This is Part II of a two-part post on The Photographer's Eye. Click here to read Part I.
As a photographer, you see the world differently than a non-photographer. That's kinda cool.
You look at the world around you, as opposed to someone who just sees the world - which is akin to listening to music as opposed to hearing music. Big difference.
And speaking of the photographer's vision, here are some things to think about.
Above: Look for elements you - or viewers of your photographs - may recognize. Do you see the heart in the water under the pier.
Above: Always envision the end result in the digital darkroom – as I did when I photographed these emperor penguins in Antarctica.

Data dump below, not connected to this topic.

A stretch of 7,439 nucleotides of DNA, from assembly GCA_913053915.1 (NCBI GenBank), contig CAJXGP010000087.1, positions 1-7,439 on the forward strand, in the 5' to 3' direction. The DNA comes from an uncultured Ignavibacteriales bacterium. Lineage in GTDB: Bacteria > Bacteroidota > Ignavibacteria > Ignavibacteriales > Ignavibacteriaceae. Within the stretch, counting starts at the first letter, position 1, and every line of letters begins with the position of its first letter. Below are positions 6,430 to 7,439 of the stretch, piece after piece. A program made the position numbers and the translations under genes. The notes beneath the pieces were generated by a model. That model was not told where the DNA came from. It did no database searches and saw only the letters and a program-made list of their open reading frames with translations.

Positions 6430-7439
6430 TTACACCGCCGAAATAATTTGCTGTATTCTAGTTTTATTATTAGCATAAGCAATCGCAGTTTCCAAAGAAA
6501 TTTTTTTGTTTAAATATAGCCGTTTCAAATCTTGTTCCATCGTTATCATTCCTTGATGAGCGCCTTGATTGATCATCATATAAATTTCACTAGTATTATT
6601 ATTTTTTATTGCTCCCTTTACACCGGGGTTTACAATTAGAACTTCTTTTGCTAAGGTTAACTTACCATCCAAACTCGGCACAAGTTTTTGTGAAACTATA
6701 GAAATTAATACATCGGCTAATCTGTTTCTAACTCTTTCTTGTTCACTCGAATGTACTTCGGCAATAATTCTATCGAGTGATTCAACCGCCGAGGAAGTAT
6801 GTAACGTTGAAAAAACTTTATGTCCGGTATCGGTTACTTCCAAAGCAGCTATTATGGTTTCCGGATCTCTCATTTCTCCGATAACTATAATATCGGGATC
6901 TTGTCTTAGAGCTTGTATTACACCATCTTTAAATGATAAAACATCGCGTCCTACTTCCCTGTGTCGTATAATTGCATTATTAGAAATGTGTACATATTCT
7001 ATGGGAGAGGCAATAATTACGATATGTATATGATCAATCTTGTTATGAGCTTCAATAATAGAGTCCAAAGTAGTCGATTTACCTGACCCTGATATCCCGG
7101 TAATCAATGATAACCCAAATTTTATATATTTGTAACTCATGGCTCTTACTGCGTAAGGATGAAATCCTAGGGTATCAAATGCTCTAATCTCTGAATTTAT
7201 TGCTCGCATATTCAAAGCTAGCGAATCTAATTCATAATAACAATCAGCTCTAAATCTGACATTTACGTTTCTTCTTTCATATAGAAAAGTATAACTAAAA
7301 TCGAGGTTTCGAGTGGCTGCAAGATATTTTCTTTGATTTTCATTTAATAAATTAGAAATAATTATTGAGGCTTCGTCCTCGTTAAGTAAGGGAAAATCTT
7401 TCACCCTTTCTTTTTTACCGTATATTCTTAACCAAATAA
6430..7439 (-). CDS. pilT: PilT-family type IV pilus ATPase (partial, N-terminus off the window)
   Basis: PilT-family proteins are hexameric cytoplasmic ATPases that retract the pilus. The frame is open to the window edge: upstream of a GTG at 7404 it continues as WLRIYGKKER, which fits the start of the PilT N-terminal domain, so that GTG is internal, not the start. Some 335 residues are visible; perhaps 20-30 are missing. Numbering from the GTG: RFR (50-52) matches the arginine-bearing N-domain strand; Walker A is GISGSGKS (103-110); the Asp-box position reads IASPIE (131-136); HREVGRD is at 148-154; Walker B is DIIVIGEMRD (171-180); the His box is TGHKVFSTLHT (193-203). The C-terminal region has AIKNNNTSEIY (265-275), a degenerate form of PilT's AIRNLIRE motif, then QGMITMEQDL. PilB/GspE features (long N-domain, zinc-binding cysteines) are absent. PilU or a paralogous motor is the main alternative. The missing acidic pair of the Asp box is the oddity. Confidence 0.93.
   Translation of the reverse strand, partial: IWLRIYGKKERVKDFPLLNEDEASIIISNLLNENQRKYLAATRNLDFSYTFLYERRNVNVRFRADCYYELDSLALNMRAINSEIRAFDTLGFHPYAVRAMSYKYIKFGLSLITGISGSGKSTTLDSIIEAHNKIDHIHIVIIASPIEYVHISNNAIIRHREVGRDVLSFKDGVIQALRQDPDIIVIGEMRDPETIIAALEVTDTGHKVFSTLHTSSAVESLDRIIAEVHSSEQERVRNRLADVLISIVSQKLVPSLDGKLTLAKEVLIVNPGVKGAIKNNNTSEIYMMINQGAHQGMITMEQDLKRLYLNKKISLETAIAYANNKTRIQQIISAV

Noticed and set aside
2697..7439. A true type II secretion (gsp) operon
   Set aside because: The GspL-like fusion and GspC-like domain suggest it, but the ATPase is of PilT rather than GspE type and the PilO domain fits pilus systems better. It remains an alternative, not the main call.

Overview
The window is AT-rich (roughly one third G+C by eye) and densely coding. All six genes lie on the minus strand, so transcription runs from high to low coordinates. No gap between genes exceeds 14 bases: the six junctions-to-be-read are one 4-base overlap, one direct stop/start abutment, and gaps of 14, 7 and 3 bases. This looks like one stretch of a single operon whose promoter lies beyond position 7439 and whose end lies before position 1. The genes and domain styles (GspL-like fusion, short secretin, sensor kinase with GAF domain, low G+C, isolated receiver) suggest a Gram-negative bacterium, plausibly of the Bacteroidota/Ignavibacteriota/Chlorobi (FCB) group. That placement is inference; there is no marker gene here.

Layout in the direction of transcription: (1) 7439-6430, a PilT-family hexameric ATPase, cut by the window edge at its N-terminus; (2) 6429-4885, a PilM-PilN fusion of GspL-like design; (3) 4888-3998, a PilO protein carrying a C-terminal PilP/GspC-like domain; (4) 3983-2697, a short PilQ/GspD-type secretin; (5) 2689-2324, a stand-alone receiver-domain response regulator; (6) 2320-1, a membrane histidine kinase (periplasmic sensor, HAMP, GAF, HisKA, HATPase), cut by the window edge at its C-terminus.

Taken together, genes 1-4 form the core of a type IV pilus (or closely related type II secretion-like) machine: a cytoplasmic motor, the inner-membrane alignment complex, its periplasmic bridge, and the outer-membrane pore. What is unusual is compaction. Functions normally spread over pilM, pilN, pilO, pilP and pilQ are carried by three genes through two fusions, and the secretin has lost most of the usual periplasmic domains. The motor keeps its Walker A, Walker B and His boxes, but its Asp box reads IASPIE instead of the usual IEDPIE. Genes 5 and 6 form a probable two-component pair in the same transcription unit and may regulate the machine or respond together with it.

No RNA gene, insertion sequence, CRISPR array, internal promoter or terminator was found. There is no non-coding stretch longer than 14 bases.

Above: Look for shadows in a scene. Shadows are the soul of the photograph.
Above: Get inspired by looking at the work of master painters, as I did when I saw the painting - Girl with a Pearl Earring by Vermeer.
Above: See the light - the contrast range in a scene, as well as the direction, color and quality of light. It's all about light.
Above: Know when to shoot HDR - when the contrast range is extreme.
The image above was created with Photomatix. You can save 15% when you order Photomatix by using this code: ricksammon.
If you would like to join other photographers who enjoy seeing and picturing their world, join one of my workshops. We see and shoot all day long. I can also show you some Photoshop and Lightroom enhancements.
Explore the light,